5 Tricks for Shooting the Best Flower Photos + Special Photography Class Giveaway


Beautiful photos await you right outside your doorstep! Enjoy five tricks that will make your floral photography stand out. Then, learn even more essential exposure, focus and macro techniques for shooting captivating floral photography when you enter for your chance to win the online Craftsy class Photographing Flowers (a $59.99 value!) with macro-photography expert Harold Davis—an exclusive offer for The Phoblographer readers!

Editor’s Note: This is a sponsored post from Craftsy

1. Use a macro lens and a shallow depth of field.

Pink and yellow dahlia extension tube no cu filter

Using a macro lens will help you focus in on your flower so you can really fill the frame with it. It is very important  to consider your actual point of focus, as you can dramatically change the appearance of your photo because depth of field is very limited when you’re so close to your subject. To get the most out of available depth-of-field, select a small aperture like f/16 or f/22.

4324 - white pink rose at 6 seconds_retouched

2. Shoot from an unusual angle.

Move around and try multiple angles for more interesting images; for example get on your knees or lay down on your side, and tilt your camera up and down. Try photographing flowers from behind or underneath to capture a different point of view. After finding the right angle, test both horizontal and vertical shots. Play with a wide angle, back up or move in physically closer or zoom in closer.

3. Use a fast shutter speed in windy conditions.

In windy conditions you need a fast enough shutter speed to freeze motion unless you want a motion blur. The shutter speed needs to be faster as you get closer due to the ratios of movement involved, so bumping up to 1/250 of a second with an ISO that supports will help you capture crisp images of the flower.

4. Shoot RAW or make sure you have the right white balance.


It is important to understand that if you are shooting RAW files, white balance can be adjusted after the fact as part of processing the image, so white balance may not matter as much as you may think in floral photography. In the very few situations that you do need a precise and accurate white balance reading you can use the color photospectrometer built into your camera to take a white balance reading (check your camera manual to learn how to do this).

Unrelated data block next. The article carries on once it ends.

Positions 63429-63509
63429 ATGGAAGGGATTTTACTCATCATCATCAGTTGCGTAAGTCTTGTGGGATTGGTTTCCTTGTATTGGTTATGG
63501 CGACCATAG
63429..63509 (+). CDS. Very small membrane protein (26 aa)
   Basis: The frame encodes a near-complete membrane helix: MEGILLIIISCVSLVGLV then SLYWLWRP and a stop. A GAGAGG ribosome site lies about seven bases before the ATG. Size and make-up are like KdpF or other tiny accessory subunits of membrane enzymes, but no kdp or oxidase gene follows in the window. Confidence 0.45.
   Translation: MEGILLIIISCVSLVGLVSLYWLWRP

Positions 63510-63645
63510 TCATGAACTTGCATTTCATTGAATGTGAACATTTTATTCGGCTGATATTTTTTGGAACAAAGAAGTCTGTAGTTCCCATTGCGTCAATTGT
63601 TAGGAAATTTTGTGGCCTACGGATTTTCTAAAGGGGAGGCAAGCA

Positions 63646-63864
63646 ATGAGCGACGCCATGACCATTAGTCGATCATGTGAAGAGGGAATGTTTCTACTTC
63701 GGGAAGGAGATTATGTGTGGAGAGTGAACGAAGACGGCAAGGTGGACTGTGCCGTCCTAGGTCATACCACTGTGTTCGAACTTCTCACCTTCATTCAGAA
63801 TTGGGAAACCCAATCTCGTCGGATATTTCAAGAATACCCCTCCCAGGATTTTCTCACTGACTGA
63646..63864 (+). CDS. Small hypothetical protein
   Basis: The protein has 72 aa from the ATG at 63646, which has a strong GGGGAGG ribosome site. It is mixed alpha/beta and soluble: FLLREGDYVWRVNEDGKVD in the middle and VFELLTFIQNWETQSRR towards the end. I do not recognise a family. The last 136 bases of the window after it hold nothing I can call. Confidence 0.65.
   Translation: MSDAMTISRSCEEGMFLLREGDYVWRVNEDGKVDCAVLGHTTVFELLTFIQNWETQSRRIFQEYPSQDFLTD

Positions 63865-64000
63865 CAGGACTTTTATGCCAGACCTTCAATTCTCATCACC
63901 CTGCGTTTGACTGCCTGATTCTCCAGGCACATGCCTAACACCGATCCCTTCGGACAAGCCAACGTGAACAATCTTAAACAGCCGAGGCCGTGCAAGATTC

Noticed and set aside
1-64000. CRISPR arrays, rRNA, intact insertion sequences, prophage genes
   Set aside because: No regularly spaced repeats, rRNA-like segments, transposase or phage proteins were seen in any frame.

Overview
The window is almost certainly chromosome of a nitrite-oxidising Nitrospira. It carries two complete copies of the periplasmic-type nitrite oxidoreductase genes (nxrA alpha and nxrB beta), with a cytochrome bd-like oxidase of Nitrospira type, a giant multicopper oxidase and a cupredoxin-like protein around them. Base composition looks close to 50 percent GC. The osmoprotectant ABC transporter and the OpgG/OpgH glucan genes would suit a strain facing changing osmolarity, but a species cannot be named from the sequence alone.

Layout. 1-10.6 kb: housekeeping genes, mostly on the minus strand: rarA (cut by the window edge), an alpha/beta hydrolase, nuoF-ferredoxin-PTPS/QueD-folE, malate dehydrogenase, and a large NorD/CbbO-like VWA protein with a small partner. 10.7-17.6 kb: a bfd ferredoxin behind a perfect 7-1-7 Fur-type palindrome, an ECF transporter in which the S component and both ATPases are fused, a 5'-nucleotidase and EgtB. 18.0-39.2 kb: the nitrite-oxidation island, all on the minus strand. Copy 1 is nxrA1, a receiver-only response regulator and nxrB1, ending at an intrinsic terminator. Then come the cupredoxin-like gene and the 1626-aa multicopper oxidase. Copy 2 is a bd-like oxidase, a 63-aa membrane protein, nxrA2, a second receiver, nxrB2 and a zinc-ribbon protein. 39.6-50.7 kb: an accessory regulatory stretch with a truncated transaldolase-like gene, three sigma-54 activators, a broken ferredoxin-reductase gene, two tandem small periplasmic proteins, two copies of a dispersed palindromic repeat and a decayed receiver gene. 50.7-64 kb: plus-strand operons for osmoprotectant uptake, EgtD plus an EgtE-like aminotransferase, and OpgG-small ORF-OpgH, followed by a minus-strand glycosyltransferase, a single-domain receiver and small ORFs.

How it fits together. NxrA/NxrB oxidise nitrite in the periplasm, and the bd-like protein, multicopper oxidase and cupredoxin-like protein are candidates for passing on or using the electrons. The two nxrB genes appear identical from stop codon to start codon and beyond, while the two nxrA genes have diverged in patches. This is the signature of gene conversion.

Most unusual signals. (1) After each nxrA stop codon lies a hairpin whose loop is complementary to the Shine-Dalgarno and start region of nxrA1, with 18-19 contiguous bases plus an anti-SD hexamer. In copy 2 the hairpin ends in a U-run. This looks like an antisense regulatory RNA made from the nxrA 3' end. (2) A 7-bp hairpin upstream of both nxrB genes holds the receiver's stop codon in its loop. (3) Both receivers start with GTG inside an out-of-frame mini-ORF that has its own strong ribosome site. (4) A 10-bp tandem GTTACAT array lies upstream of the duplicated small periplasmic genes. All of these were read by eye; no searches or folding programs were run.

5. Don’t worry too much about covering the eyepiece when you shoot flowers outside or indoors.

Black-eyed Waterdrops

The light coming in the eyepiece alters your exposure, but it depends on exposure length and conditions. For light coming in through the eyepiece to matter, you need an exposure time probably of 10 seconds or greater, and also relatively strong light from behind the camera. Also note that the biggest impact is on exposure readings, and often one’s eye blocks this naturally anyhow. So for most exposures, it’s not really worth worrying about covering the eye piece, although having a built-in cover is truly a nice feature.

Now that you have a few tricks up your sleeve, take the next step towards improving your macro photography, when you enter for your chance to win best-selling author Harold Davis’ online Craftsy class Photographing Flowers! Get lifetime access to seven easy-to-follow video lessons you can watch anytime, anywhere. Plus, you’ll even learn how to cultivate your artistic vision using selective focus, unexpected angles and depth of field to create imaginative, Impressionist-inspired shots!

Where do you tend to find the best flowers to photograph?

One winner will be randomly selected on June 9, 2014 at midnight MT. This has been a sponsored post kindly brought to us by Craftsy.


Chris Gampat

Chris Gampat is the Editor in Chief, Founder, and Publisher of the Phoblographer. He also likes pizza.